Getting A Used Car? A Mechanical Checklist

Getting A Used Car? A Mechanical Checklist

Getting a used car nowadays is not as terrifying a prospect as it was before the internet. The government maintains a database of vehicular records so consumers can have access to a particular vehicles history and encumbrances if there are any.  A VIN or ppsr check will put to rest most fears and are just a click away, right at the comfort of your home. Let us say you have checked a car and is now preparing for a more thorough inspection and want to look at the car “in the metal” so to speak.

Do your research first on the make and model of the car you are interested in terms of common problems and mechanical or engine issues. You can find out this information online, from the manufacturers own website and by joining forums for people with similar vehicles. Social Media groups are now quite popular and are great sources of information for virtually anything. Furthermore, you can connect with people that have similar interests and chances are most would be willing to help you out. This is also a good avenue to find out what the going rate for the particular make and model is going. Below are some of what to look at in the mechanical sense.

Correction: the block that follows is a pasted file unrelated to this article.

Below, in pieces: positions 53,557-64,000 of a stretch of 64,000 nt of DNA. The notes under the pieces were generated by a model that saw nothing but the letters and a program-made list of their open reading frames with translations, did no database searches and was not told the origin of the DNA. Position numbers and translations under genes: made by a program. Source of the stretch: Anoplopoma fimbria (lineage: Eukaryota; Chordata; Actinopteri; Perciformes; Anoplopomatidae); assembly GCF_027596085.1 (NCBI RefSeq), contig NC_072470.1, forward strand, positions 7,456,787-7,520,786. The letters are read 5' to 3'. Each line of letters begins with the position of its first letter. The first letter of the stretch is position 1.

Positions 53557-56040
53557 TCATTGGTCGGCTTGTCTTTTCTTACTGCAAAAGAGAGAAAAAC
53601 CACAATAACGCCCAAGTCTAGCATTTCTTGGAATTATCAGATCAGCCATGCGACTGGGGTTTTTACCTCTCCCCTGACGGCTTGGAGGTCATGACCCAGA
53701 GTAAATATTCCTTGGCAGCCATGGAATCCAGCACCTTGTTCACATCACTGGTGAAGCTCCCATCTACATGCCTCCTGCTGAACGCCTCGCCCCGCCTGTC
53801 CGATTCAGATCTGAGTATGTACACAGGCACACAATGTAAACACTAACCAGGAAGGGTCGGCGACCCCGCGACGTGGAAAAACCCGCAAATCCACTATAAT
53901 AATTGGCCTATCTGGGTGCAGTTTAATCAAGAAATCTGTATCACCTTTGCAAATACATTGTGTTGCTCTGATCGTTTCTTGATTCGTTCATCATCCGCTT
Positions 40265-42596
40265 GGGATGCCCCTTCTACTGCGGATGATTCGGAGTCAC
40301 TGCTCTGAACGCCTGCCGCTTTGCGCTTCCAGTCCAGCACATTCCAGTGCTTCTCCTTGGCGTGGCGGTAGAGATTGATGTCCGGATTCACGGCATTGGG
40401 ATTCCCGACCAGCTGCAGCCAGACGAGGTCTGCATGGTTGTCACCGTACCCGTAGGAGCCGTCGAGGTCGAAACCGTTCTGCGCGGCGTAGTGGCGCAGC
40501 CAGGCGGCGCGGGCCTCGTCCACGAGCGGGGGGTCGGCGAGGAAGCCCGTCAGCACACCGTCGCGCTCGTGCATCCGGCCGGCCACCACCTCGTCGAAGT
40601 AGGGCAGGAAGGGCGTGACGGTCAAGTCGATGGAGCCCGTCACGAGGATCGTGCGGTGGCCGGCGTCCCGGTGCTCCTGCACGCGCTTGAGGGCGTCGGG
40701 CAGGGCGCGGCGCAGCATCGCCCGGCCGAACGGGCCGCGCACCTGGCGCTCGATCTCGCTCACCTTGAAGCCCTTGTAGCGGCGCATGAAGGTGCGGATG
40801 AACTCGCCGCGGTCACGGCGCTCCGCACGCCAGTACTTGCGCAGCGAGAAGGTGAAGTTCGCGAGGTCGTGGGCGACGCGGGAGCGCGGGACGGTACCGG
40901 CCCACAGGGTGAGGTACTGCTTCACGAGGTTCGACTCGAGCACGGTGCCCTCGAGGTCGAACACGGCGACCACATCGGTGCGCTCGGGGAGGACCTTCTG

ppsr check

Look carefully at the paint job before you even get into a car. Check for any irregularities or waves when you look at the surfaces at an angle to see indications of a paint job done. A magnet should come in handy for this as magnets will lose strength when encountering a lot of body filler in the car surface.

Under the hood

While in here carefully check for any signs of leakage and look at the oil from the dipstick. Check for the belts if there are cracks or any visible wear and tear. Check the maintenance sticker for the timing belt if the car is equipped with one. Among them all, the timing belt is the most important as having one break will damage your engine at a terrible cost.

Tires and Shocks

These may seem like a not so important part but tires can save you hundreds of dollars if still serviceable. Make sure the car is on level ground for you to gauge how the car “sits” as this is a give away if there is anything that needs replacing in the shock absorbers and the tires themselves.

The Odometer

This is very straight forward. The less it is saying the better. A good car will have a mileage between 15-25k on the odometer for every year of its existence.

Comments are closed.